1. How does this ordinance affect employers with a PTO plan?

An employer who has a combined or universal paid leave policy, such as a PTO policy, is not required to provide additional paid sick and safe time, so long as the employer’s policy meets the following requirements:  

  • Available paid sick and safe time can be used for the same purposes and under the same conditions;
  • Paid sick and safe time must accrue at rates equal to (or greater than) the ordinance’s accrual rates (see chart above);
  • Employees must be able to use combined sick and safe time at cap and carry over rates equal to (or greater than) the ordinance’s caps (see chart above), except that Tier Three employers must allow 108 hours to be used and carried over to the following year.
  1. May an employer require a doctor’s note to verify the employee’s need for sick time?

It depends. An employer may ask an employee to provide documentation signed by a health care provider indicating that sick time is necessary only if the employee uses paid sick time for the employee’s own illness that exceeds three consecutive days. “An employer may not require that the documentation explain the nature of the illness.” An employer who does not offer employee health insurance benefits must pay one-half of the out-of-pocket expenses incurred in obtaining the documentation.  

  1. Does the ordinance require an employer to pay out unused sick and safe time upon the employee’s separation from employment?

No. The ordinance specifically states that by requiring paid leave to accrue and carry over, it shall not be construed to require “financial or other reimbursement” to an employee upon an employee’s termination, resignation, retirement or other separation from employment.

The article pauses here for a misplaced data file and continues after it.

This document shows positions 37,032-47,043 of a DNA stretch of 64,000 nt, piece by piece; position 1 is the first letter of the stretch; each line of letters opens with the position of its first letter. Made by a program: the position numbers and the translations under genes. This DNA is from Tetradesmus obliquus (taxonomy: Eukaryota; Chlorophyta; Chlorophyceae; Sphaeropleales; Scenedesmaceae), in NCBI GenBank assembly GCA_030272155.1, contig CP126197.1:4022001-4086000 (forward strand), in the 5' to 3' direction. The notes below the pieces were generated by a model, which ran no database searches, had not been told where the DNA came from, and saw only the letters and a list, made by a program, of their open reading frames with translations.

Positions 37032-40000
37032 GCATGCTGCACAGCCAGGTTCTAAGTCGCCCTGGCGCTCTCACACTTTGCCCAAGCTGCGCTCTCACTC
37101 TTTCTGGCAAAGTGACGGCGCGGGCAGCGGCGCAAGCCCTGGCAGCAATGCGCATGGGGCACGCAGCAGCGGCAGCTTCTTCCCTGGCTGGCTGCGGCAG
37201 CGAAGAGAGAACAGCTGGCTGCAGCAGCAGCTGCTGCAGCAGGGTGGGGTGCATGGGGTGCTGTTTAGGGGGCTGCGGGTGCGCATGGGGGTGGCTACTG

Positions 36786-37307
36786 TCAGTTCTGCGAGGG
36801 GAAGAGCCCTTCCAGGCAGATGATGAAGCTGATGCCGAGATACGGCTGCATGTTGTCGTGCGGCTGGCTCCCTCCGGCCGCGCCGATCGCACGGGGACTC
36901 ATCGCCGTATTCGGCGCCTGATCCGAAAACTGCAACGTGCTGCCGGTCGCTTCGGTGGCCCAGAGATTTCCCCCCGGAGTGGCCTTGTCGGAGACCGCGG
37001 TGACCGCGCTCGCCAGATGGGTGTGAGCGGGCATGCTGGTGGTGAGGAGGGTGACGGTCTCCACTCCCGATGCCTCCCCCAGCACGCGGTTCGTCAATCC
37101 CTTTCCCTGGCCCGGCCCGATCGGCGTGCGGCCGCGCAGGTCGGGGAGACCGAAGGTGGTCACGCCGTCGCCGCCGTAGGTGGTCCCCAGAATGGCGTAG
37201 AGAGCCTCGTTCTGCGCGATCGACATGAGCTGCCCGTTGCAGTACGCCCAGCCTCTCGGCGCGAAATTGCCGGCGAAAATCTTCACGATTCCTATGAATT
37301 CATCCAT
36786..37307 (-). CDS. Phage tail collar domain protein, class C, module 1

1. Does the ordinance provide legal protections to employees who use or seek to use sick or safe time?  

Yes. The Seattle ordinance creates broad legal protections for employees who exercise their right to use paid sick or safe time, similar to provisions in other laws that prohibit adverse action against those who engage in protected activity as defined in the ordinance. The ordinance specifically forbids an employer from counting paid sick or safe time as an absence that may lead to or result in adverse action, such as under a no-fault attendance policy.

  1. What should an employer do now to prepare for the Seattle sick and safe leave ordinance?
  • If your company has five or more employees, and any employees working full-time in Seattle, a written policy allowing paid sick and safe time will be required. Now is the time to begin preparing your policy to ensure that it meets the ordinance’s numerous requirements prior to the effective date of the ordinance, September 1, 2012.
  • If your company has a “use it or lose it” policy that requires employees to use sick leave or PTO before year end, prepare to transition to a policy that allows some sick leave or PTO to carry over to the following calendar year.
  • If your company has a PTO policy, consider whether this approach continues to meet your business needs. In particular, Tier Three employers must allow carry over of 108 hours (13.5 days) into the following calendar year.
  • If your company permits accrued but unused PTO to be cashed out upon termination of employment, consider whether to modify the policy in light of the carry over requirements.
  • If your company has a no-fault attendance policy, modify it so that employees are not penalized for using paid sick and safe leave.
  • If your company requires doctor’s notes for an employee’s prolonged illness or sporadic attendance, make sure that your policy and practices comply with the ordinance.
  • Consider having your policies and practices reviewed by experienced legal counsel to avoid the penalties and charges permitted under the ordinance.